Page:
Two Florida National Parks notch top spots on the list of “Quietest Parks” in the U.S.

Courtesy: ESTA-America.com According to the National Park Service, there are 62 registered and recognized national parks in the U.S. While not every state has a national park; some have multiple parks to make up for those that don’t. Fortunately, Florida is one of the few states that have more than one.  ESTA-America.com has released a

Celebrating Florida’s 176th Birthday with Fun Facts

Image by WikiImages from Pixabay As many people understand, birthday’s are important.  On May 3, 176 years ago, Florida became the 27th territory to join statehood in the United States.  Oddly enough, Florida lays claim to the oldest city in the country, yet didn’t become a state until 1845, almost 60 years after Delaware became

Florida Invasive Species may soon be on the menu if scientists deem them safe to consume

Burmese Python. Photo: Vince Adam/Shutterstock.com A new, exotic dish may soon be on your local restaurant’s menu—if they are safe to eat. Florida has had problems with combating invasive species for years due largely in part to its favorable climate, lush ecosystem, and the exotic pet trade. But no species has wrecked the ecosystem nearly

Another invasive lizard species has landed in Florida: The red-headed butterfly eating, agama lizard

Peter’s Rock Agama spotted in Florida. Courtesy: Sean McKnight, UF/IFAS Wildlife Ecology student. Florida is no stranger to invasive species of any kind: bugs, insects, reptiles, plants, you name it, we’ve got it.  Earlier this year, Florida had a new character on the block, the Argentine Black and White Tegu, but this time, it’s the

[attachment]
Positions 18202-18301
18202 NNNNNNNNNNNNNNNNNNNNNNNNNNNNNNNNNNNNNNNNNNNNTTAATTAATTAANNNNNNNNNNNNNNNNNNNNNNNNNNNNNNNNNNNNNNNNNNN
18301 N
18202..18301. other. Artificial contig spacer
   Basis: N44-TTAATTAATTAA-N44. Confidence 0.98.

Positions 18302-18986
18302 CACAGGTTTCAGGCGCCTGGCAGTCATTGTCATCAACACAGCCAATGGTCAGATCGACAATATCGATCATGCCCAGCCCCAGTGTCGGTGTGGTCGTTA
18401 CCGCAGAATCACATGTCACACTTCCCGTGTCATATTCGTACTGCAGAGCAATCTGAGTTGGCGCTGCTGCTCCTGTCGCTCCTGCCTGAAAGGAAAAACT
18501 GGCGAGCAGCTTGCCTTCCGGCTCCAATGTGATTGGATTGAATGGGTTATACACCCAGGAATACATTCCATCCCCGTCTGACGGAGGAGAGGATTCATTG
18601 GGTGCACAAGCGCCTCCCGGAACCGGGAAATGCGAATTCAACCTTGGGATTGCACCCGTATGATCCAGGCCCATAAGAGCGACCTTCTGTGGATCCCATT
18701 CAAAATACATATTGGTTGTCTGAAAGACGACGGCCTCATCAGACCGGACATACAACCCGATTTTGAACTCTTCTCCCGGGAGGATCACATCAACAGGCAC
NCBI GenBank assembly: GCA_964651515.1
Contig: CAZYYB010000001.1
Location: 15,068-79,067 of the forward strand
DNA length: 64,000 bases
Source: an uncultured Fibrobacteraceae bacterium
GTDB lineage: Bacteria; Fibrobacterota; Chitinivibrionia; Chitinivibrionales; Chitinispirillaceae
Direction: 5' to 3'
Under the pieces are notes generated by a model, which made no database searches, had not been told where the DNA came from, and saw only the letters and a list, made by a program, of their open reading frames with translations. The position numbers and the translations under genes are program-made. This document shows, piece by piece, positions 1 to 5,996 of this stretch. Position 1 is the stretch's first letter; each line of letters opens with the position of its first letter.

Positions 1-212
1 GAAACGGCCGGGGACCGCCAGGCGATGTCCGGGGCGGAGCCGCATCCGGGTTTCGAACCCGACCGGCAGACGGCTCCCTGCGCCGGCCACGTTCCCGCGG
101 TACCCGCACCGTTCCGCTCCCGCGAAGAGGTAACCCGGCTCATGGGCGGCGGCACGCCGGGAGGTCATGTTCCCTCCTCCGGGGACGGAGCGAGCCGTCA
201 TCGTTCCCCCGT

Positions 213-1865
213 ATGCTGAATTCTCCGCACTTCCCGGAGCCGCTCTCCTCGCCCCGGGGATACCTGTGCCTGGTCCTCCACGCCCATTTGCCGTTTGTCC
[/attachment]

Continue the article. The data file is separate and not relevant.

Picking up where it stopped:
Burmese python caught in Everglades National Park breaks Florida record

Courtesy: Florida Fish and Wildlife Conservation Commission A Burmese python caught in Everglades National Park has broken the previous length record by one inch. On Oct. 2., snake trappers Kevin Pavlidis and Ryan Ausburn captured the Florida record, 18 foot and 9 inch long Burmese python roughly 35 miles west of Miami along the L-28

Billion-Dollar Reservoir for Florida Everglades Thanks to Federal Contract

Image by emisoo2 from Pixabay  A federal bill worth $1.6B gives the U.S. Army Corps of Engineers authority to begin planned water development projects, including a reservoir for the Everglades. The 10,100-acre, $1.6 billion Everglades Agricultural Area (EAA) reservoir project would begin as planned under a bill adopted by the U.S. House. The Water Resources